So not only is Greensboro a “10-minute town” — a city where, for the most part, you can still get anywhere in 10 minutes — but that 10 minutes can cover rather diverse ground. Civil rights and Quaker history. Buddhist temples and Middle Eastern mosques. African bazaars, gated communities alongside apartment complexes that are home to refugees.

“If you look, or move, just a little bit,” said Spoma Jovanovic, a UNCG communications studies professor who grew up in Los Angeles and moved here in 2001, “you’re going to encounter all kinds of people living in close proximity to each other. You don’t have to go very far to run into somebody who is not like you.”

For two Jewish brothers who 100 years ago moved to Greensboro to build a textile revolution, “proximity” meant weaving cloth close to the source where cotton was grown, rather than shipping the raw material north.

But for the town that grew up around Cone Mills, proximity came to mean something deeper: the need for different races and faiths to live close together. That quintessential Southern journey is embodied in the flash points that make Greensboro a key city in the civil rights map of the 20th century.

These moments are linked closely to the presence of six college campuses in Greensboro, including the Quaker-run Guilford College, the former Woman’s College (now UNCG) and two historically black campuses, N.C. A&T and Bennett College .

This last small liberal arts college — often compared to a black, southern Vassar — led a critical awakening in Greensboro to the need, and the means, to dismantle the Jim Crow system of segregation.

By the late 1930s, the Bennett women organized a little-known community boycott of downtown movie theaters. In 1958, a speech at Bennett by the Rev. Martin Luther King Jr. inspired two of the four future A&T freshmen who led a series of planned, sustained lunch counter sit-ins at the Elm Street Woolworth’s. It is being turned into a museum to commemorate the protests that sparked a chain reaction nationally.

Finding truth in the past

On the flip side, there is no marker or exhibit to recall Greensboro’s next flash point on the civil rights map — the shooting deaths of five anti-Klan demonstrators, and wounding of another 10 on Nov. 3, 1979, at a street corner in a public housing complex.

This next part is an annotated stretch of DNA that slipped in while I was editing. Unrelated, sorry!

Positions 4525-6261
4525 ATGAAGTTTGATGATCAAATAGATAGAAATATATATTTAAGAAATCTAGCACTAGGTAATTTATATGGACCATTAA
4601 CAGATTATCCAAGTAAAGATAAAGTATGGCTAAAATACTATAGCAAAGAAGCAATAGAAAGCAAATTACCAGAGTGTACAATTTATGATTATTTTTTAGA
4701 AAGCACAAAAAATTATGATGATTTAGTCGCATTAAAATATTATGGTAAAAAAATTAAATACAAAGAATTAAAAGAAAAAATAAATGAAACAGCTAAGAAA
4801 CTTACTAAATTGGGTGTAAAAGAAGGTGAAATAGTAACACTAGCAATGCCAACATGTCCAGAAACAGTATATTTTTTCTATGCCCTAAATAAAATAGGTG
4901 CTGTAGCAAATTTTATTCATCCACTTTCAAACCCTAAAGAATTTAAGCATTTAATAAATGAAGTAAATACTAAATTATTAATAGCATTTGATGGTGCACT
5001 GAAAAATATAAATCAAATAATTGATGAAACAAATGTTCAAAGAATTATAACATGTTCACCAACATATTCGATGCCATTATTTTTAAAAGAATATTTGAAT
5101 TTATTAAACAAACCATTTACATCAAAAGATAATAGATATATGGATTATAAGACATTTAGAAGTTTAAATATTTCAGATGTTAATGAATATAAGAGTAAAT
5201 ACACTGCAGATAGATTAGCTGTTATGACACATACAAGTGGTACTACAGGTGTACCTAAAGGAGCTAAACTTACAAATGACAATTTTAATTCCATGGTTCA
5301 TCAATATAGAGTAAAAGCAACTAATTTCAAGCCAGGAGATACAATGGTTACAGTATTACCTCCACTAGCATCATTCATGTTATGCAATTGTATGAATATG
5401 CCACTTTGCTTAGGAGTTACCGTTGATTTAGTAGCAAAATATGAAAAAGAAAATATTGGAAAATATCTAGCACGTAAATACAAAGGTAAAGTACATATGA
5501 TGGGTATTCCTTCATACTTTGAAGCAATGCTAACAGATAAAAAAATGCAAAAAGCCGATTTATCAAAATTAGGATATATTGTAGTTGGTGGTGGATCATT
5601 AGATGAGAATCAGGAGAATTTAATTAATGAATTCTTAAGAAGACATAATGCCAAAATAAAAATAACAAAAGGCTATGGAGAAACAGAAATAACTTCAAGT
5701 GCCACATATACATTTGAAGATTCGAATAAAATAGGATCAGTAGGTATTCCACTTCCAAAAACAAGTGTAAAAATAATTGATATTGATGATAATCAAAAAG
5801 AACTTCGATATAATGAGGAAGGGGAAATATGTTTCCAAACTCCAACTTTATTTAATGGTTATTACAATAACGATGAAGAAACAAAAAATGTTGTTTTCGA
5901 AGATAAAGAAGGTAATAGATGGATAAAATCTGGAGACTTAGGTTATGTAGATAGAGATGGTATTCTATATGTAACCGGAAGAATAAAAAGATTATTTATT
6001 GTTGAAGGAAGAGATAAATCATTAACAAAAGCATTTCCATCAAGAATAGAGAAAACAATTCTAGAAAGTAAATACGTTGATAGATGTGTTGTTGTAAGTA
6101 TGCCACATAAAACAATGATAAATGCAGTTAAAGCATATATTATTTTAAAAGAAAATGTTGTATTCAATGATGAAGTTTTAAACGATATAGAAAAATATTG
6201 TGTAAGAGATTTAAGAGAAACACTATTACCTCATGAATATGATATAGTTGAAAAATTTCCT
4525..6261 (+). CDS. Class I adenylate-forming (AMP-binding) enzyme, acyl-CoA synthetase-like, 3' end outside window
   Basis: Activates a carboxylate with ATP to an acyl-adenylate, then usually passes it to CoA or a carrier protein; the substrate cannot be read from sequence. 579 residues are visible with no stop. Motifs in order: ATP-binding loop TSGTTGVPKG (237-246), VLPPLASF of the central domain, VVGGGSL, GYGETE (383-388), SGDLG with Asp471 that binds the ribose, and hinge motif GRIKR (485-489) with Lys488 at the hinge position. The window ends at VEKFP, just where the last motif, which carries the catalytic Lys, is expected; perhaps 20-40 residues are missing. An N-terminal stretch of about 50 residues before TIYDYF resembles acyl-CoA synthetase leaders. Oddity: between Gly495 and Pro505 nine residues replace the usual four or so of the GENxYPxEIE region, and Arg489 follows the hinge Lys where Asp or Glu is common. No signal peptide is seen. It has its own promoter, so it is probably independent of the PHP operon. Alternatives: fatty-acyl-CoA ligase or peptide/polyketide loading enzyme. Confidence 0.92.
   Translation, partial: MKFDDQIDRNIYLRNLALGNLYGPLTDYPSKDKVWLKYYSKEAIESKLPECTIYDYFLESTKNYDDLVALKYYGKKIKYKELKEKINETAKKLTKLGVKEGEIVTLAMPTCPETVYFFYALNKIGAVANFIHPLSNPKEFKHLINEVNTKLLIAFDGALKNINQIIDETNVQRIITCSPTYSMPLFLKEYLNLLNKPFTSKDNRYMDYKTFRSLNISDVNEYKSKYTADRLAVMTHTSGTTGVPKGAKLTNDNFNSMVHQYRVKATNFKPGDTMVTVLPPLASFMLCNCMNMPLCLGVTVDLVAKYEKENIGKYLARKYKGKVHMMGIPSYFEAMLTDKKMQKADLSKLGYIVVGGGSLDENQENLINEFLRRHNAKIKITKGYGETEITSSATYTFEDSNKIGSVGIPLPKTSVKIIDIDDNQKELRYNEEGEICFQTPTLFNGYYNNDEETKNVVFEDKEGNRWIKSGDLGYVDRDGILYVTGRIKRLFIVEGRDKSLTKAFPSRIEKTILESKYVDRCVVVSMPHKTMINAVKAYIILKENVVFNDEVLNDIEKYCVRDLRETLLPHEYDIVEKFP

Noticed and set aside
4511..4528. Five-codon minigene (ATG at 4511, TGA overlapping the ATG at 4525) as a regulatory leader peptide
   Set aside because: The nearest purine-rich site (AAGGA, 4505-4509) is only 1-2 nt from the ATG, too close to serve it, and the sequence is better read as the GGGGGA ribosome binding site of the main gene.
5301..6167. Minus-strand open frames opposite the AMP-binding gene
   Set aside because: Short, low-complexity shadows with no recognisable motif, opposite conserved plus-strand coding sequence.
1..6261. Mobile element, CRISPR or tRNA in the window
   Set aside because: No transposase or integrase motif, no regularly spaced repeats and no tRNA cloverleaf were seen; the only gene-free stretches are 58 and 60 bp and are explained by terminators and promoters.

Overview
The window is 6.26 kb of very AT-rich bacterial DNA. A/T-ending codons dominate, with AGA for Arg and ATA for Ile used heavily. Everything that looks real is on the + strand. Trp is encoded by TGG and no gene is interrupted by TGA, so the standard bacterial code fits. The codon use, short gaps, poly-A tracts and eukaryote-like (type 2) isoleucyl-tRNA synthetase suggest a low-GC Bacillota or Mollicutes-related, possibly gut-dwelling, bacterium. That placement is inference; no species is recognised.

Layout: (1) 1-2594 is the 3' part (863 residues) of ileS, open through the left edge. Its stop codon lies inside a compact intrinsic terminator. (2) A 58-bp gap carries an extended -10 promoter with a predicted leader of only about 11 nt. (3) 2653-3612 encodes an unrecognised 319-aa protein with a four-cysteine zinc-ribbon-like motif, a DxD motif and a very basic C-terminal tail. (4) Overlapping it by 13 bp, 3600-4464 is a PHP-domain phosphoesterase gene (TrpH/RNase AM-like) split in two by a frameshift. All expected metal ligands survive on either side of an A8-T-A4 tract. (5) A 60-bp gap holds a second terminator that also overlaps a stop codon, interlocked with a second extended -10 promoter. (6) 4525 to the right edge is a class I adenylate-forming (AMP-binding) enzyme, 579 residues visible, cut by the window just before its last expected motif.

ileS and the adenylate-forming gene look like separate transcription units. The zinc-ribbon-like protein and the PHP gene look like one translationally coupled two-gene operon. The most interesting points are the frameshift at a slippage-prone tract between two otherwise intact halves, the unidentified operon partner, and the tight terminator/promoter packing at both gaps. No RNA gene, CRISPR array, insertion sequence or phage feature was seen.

However, in May, a private commission released a historical account of the event and its aftermath. This came out of a process that made Greensboro the first community in the United States to undertake a truth and reconciliation process similar to what South Africa went through after the end of apartheid.

Although a majority of city officials dismissed that process as being overly focused on the past, Greensboro has shown a remarkable, unofficial ability to integrate its past identity into the present.

Even with the continuing demise of three of the area’s biggest industries — textiles, tobacco and furniture — a group of private foundations and entrepreneurs have resurrected the long-neglected center city into a popular entertainment district.

Meanwhile, long-vacant warehouses are seeing new life as artists’ studios, and the massive, defunct Guilford Mills on West Market is about to re-open as an international mall leased to dozens of ethnic businesses, a major project itself bankrolled by a Korean immigrant with a rags-to-riches tale.

This isn’t the “proximity” that the textile barons seized upon at the opening of the 20th century. For Greensboro, the global shift is foremost local — not looking to bigger cities for answers that can be found right here.

“There’s not this darkness over everything you find in so many cities,” said Jovanovic, the communications professor. “Even in the poorest neighborhoods, there is this kind of joyousness.”